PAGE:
Police officers received an unusual request on Thursday after a man called them to report that the restroom he was using was out of toilet paper.
The Miaoli County police dispatch center received the call on Thursday from the man, who said he was inside a restroom at a gas station in Toufen Township (頭份).
“I am in the toilet stall, but there is no toilet paper here... I cannot leave and don’t know what to do,” the man was quoted as saying by the dispatcher.
He asked for assistance from the police.
The center transferred the call to the Toufen police precinct, where officers were able to find the gas station’s telephone number and informed people there of the man’s problem, asking workers there to give him some toilet paper.
According to a Miaoli police officer, police commonly receive calls from the public for help with issues like rescuing stranded cats and dogs and also people locked out of their homes because they had forgotten their keys.
“We have those kinds of calls, but a request for toilet paper delivery is a rare one,” an officer said.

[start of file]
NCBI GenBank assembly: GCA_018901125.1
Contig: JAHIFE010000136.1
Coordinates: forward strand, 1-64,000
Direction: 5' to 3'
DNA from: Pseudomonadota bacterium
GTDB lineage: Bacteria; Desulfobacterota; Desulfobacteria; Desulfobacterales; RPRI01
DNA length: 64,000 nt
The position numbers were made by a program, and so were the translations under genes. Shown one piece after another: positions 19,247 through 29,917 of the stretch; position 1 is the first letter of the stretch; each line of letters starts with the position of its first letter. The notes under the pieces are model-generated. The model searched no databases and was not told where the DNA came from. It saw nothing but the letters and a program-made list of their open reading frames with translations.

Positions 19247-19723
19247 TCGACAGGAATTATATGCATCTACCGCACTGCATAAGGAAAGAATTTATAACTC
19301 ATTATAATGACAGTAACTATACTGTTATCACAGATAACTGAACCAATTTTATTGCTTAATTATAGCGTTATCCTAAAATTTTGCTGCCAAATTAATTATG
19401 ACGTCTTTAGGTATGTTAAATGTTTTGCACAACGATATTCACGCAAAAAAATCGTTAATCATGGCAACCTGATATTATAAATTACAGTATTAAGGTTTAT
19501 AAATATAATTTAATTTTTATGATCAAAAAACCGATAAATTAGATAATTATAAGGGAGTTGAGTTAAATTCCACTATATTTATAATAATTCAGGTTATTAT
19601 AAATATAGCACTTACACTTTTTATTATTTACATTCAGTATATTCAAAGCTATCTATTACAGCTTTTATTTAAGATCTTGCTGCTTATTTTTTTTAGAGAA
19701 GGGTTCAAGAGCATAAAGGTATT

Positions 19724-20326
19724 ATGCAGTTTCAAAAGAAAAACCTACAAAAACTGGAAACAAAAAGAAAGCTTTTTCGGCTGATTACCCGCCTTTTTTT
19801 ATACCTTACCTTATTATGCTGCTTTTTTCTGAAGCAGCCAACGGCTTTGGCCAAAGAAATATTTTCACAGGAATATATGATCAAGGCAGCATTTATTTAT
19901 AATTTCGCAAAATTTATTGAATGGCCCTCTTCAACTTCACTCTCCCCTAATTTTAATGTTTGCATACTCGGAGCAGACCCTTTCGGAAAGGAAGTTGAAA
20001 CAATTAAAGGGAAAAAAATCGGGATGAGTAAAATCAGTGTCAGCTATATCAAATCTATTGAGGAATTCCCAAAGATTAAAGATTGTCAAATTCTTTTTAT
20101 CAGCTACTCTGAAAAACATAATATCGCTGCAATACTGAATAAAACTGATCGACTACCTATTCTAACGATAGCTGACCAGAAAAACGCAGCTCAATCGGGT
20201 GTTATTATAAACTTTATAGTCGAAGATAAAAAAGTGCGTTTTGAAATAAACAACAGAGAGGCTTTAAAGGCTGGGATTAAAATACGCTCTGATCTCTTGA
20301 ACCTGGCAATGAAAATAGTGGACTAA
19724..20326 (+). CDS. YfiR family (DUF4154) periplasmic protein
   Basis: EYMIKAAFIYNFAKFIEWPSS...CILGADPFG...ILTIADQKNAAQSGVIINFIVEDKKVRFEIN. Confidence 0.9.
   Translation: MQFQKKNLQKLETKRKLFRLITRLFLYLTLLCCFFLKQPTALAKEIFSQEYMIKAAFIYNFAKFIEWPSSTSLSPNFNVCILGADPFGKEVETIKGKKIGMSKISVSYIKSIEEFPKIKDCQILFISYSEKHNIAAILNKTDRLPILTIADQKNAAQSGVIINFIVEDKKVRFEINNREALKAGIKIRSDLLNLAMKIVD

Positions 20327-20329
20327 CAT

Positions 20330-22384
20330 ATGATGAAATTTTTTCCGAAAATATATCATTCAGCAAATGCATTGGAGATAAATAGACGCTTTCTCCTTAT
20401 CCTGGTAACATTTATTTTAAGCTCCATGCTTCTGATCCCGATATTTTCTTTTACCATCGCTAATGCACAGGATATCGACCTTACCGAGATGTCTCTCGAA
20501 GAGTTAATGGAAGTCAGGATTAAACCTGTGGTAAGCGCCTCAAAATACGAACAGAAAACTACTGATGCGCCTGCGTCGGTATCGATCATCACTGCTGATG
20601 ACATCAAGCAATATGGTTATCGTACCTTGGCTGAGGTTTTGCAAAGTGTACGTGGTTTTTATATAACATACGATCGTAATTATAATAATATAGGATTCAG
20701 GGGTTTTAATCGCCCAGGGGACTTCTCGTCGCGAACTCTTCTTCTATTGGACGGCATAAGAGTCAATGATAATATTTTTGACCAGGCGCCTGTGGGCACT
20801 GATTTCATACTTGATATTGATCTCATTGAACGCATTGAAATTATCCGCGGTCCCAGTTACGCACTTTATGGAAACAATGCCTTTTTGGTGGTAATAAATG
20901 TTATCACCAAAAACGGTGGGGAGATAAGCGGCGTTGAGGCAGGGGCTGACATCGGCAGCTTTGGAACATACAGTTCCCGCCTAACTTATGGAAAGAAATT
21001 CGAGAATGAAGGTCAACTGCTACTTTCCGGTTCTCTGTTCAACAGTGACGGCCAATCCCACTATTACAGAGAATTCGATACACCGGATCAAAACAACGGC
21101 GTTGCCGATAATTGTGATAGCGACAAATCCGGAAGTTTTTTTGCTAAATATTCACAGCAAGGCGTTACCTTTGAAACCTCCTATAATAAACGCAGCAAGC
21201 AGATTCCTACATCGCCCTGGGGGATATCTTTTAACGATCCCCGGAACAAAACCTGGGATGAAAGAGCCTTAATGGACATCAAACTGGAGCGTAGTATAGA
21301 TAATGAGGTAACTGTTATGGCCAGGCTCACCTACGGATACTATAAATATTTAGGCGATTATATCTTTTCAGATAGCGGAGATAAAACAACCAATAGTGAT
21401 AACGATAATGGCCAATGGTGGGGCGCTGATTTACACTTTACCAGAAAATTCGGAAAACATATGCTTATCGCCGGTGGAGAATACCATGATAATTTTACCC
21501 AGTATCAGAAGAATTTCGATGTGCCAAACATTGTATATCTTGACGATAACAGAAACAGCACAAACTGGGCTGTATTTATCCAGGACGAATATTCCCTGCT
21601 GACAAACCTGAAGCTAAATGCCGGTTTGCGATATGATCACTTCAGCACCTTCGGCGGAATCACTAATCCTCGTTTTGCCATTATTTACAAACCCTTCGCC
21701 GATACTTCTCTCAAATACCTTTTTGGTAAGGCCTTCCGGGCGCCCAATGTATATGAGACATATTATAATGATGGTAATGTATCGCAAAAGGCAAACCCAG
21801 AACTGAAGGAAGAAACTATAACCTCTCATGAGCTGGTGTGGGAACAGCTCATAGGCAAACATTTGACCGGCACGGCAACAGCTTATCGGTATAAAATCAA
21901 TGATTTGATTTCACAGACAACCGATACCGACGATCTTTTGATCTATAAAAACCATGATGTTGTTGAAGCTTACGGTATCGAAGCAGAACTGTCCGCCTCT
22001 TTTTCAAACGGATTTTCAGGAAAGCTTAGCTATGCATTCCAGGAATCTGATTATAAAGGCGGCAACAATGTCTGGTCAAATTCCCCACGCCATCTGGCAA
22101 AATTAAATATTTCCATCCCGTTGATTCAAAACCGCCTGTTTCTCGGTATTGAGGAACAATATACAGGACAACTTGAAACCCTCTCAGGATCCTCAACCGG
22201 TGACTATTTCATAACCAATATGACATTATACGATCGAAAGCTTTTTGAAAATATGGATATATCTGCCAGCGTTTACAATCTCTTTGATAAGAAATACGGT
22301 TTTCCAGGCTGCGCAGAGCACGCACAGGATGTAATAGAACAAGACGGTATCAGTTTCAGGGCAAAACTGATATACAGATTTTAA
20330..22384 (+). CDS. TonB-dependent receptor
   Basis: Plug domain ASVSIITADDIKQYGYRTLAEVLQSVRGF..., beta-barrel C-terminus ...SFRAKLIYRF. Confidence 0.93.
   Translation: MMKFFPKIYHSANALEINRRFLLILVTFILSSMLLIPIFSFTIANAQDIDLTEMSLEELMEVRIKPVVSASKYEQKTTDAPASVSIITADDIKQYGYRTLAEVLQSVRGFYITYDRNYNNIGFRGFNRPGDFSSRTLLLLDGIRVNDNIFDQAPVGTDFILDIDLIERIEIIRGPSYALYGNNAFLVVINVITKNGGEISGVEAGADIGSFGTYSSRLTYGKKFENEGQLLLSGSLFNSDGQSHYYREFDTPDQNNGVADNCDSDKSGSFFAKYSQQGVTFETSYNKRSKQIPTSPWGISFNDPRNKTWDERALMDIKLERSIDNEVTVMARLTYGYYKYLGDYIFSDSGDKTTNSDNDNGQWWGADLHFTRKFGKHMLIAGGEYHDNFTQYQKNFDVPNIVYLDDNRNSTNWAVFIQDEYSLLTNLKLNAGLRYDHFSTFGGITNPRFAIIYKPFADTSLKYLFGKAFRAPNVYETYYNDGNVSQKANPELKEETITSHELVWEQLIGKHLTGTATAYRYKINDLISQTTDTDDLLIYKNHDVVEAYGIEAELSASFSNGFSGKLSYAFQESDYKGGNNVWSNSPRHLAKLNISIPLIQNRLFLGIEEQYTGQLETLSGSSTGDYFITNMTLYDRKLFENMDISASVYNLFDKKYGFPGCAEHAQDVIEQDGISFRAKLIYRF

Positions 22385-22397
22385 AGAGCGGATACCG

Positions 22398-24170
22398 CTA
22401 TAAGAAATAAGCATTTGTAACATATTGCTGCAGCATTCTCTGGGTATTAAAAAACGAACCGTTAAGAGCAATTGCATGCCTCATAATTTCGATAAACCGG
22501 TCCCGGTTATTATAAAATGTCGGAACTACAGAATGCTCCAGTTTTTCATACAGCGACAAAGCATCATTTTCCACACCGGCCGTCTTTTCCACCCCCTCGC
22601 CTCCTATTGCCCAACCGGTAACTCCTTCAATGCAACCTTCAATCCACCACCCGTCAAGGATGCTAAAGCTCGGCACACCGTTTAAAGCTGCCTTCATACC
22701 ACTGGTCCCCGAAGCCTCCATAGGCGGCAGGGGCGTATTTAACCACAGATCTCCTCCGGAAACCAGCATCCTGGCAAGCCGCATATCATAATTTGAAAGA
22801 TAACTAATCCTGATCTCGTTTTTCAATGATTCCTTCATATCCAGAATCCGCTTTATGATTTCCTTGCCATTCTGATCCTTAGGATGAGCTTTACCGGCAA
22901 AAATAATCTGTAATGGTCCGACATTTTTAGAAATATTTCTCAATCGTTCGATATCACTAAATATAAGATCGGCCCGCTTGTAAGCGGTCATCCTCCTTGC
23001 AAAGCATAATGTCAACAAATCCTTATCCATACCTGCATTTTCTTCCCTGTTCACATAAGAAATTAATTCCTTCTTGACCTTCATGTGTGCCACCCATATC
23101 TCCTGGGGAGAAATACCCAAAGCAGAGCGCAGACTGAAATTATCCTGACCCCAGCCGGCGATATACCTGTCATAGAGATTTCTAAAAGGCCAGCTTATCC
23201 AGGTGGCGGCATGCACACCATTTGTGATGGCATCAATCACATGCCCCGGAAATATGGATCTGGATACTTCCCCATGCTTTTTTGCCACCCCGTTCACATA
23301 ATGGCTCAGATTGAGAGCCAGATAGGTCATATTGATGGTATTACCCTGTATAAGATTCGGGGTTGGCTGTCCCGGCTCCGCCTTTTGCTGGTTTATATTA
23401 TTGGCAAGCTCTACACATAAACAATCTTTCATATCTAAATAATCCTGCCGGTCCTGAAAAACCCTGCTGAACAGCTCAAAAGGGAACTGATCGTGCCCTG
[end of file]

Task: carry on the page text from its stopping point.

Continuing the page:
“Some officers get annoyed because they have no choice but to provide help to people who call in. If we do not, some people go to the media to complain,” said the officer, who declined to be named.
Some members of the public said such calls were an “abuse of the police” and “wasted social resources.”
According to reports by the Chinese-language United Daily News, some individuals seemingly harbor the idea that police are “servants to the people” and took things to the extreme by requesting help over matters such as using a photocopier to finish homework, borrowing a telephone to call friends to go shopping and requesting a place to sleep while waiting for an early morning train, among others.
Officers said most of the time they acquiesced to small requests, such as a single photocopy, but have refused people who wanted to make copies of a stack of paper.
Some refusals have resulted in individuals swearing at officers for not providing them the service, police said.
“Our precinct is becoming like a convenience store, offering services at all hours,” one police officer said.